Eager to have our detour behind us, we grabbed hot showers and said goodbye to our neighbor:
We hit the road, excited about the prospect of turning southward again. A few miles down the road, we found ourselves dealing with a whole new kind of detour. All of a sudden, the car started protesting the long days of driving and the miles of paved roads, and the result was a sort of hiccupping. It felt like a hesitation, as if all of a sudden the engine wasn’t receiving enough gas, almost like you might experience if you kept the car in a gear much too high for your speed. Except in our case, it felt like the car would suddenly be gasping for gas at random sporadic intervals and while the car is moving at a constant speed.
Needless to say, we weren’t loving it. Our first thought was that maybe the fuel injectors just needed a little cleaning, so we pulled over and added fuel injector cleaner to the gas tank. And it improved for a while, but eventually the hiccupping started again. Since we had just reached the town of Esquel, the northernmost point of our detour, we decided maybe it was just time to stop and give the car some TLC after all the pain we had inflicted over the last week or so. So we stopped in to see a local mechanic about changing the oil, oil filter, and fuel filter. He cleaned our air filter since he didn’t have a replacement, and his buddies gave the car a good washing.
It felt good to take care of out little van which has taken such good care of us. Afterwards we hunted the town for a new air filter and a propane fill station, finally coming up empty handed when the town shut down for Saturday afternoon siesta. Rather than waiting two days for shops to open up again, we forged on, relieved to finally have turned south.
For a while things were fine and running smoothly and then, somewhere in the middle of the pampa, things turned south again. The hesitation and the stuttering came right back. At this point though, we were smack in the middle of nowhere. The good news is that it wasn’t a permanent problem. The issue seemed to come and go. The bad news is we had no idea what the problem was.
At the very least, we had some beautiful big skies to keep us company.
With huge expanses as far as the eye could see, we focused on the scenery to keep our mind off the issue.
Our Route 40 was mostly paved, but many of the paved sections weren’t open yet, so we seemed to alternate evenly between gravel side roads running parallel to the main paved road, so close we could almost touch it. A frustrating experience as we drove listening to each bolt in our vehicle slowly coming loose as we rattled along.
We didn’t have many options in terms of places to stop and get it checked out. The great thing about our map is that it lists estancias, or ranches, making them look like towns on the map, so it’s hard to tell whether there’s actually civilization coming up, or if it’s just a single family home.
With that, we set our sights on what appeared to be the next actual town, Río Mayo.
The highway passed through the tiny sleepy town. At first we stopped at an Autoservicio storefront, assuming this would be a mechanic of sorts. Wolf pulled out one of the spare parts we had brough with us and brought it in to ask the clerk if he could help us change the part. The clerk couldn’t have been more confused. Apparently, an Autoservicio is more like a drive through convenience store. So while the clerk would have been happy to sell us junk food or milk, he had no idea why Wolf was asking him to change a car part.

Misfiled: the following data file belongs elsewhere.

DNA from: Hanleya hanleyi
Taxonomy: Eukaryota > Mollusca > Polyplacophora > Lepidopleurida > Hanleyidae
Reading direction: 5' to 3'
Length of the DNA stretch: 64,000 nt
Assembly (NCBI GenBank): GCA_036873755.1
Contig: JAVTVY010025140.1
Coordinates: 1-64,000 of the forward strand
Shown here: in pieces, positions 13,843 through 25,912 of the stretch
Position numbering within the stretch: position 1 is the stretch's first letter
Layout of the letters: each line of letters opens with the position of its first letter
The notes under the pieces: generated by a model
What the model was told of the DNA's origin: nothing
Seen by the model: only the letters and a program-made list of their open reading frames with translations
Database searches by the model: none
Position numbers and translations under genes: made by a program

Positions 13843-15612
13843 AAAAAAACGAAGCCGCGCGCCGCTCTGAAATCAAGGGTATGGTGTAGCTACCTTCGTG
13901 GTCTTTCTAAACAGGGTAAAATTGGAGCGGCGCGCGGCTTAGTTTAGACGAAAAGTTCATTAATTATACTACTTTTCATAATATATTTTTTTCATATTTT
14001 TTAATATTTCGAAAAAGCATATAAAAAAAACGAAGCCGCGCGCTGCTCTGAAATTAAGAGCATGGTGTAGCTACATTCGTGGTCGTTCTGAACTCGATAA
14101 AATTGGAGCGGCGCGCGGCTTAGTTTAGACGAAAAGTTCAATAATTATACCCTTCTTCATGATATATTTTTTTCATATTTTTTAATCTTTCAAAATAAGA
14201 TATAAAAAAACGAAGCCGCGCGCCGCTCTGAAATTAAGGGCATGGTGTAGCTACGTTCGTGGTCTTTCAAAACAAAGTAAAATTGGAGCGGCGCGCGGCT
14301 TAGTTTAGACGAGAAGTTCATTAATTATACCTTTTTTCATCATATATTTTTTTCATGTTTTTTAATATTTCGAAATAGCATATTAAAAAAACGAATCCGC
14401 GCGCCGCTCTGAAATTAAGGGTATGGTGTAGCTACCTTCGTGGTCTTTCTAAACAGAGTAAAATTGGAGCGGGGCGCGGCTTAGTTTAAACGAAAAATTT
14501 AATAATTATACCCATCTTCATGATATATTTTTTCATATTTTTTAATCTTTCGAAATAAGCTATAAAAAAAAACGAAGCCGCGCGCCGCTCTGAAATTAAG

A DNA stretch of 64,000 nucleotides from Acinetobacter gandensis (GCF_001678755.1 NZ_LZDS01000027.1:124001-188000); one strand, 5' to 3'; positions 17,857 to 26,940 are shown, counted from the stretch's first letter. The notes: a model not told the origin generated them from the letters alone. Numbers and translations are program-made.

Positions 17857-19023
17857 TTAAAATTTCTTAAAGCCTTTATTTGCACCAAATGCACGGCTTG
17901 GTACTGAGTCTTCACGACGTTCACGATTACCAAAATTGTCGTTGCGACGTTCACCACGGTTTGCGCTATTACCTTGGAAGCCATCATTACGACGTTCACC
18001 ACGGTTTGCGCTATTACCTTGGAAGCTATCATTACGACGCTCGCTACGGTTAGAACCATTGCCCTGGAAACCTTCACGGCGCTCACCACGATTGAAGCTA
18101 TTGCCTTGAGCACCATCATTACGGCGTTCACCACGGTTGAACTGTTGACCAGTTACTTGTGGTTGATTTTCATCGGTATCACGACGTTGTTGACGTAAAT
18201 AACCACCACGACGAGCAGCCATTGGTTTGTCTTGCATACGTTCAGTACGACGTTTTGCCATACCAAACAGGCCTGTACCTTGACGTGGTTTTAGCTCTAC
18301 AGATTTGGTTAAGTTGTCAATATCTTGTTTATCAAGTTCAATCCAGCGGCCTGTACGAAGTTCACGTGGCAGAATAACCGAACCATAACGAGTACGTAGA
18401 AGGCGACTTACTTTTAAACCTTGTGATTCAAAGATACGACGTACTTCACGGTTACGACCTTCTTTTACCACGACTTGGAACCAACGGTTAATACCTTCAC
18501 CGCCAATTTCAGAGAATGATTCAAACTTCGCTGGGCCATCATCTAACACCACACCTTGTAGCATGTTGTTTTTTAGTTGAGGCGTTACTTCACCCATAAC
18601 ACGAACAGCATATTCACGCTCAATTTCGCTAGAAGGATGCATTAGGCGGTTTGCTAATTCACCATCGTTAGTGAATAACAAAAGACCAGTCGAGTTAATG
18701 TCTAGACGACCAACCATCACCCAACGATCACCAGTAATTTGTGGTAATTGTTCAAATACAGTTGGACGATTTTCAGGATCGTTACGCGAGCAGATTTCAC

We circled the town looking for what might actually be a mechanic with no luck. Deciding our best bet might be to try to self-diagnose, we settled for a hotel with wifi. Surprisingly there were two hotels in town. We chose the one with the overlanding motorcycles parked out front, hopeful that other travelers could somehow be helpful to us, either in terms of tools or general knowledge or both.
While asking the hotel owner about a room for the night we also asked if he knew of a mechanic in town. He got on the phone, made a call, and started giving us directions – three blocks north, three and a half blocks east, and then we would see the shop with trucks outside. We set off to see if we could get some help, but once we arrived where he had sent us we were confused – there was no mechanic shop, just homes. All of sudden we turned around and the hotel owner pulled up behind us. He had followed us to make sure we made it all right, and pointed at one of the homes, telling us to knock on the door and ask for Diego. So we did just that. And Diego answered, lit up a cigarette, and walked out to take a look at our car. His diagnosis consisted of revving the engine as high as possible and listening. We tried our best to explain to him what we had already done for the car that day. And he told us he had 15 minutes but if we wanted to come back tomorrow he could help us do whatever we needed. So he revved the engine a few more times, we thanked him, and we headed back to the hotel for the night.
We had spaghetti, the only vegetarian option available, and chatted with the two motorcycle tourists about our trips and all the challenges and surprises associated with what we were both attempting. Meanwhile, Wolf was scouring Vanagon discussion boards and websites searching for information about what could be wrong and how to fix it. The hotel had no redeeming value except for the wifi, and we both missed sleeping in our van that night.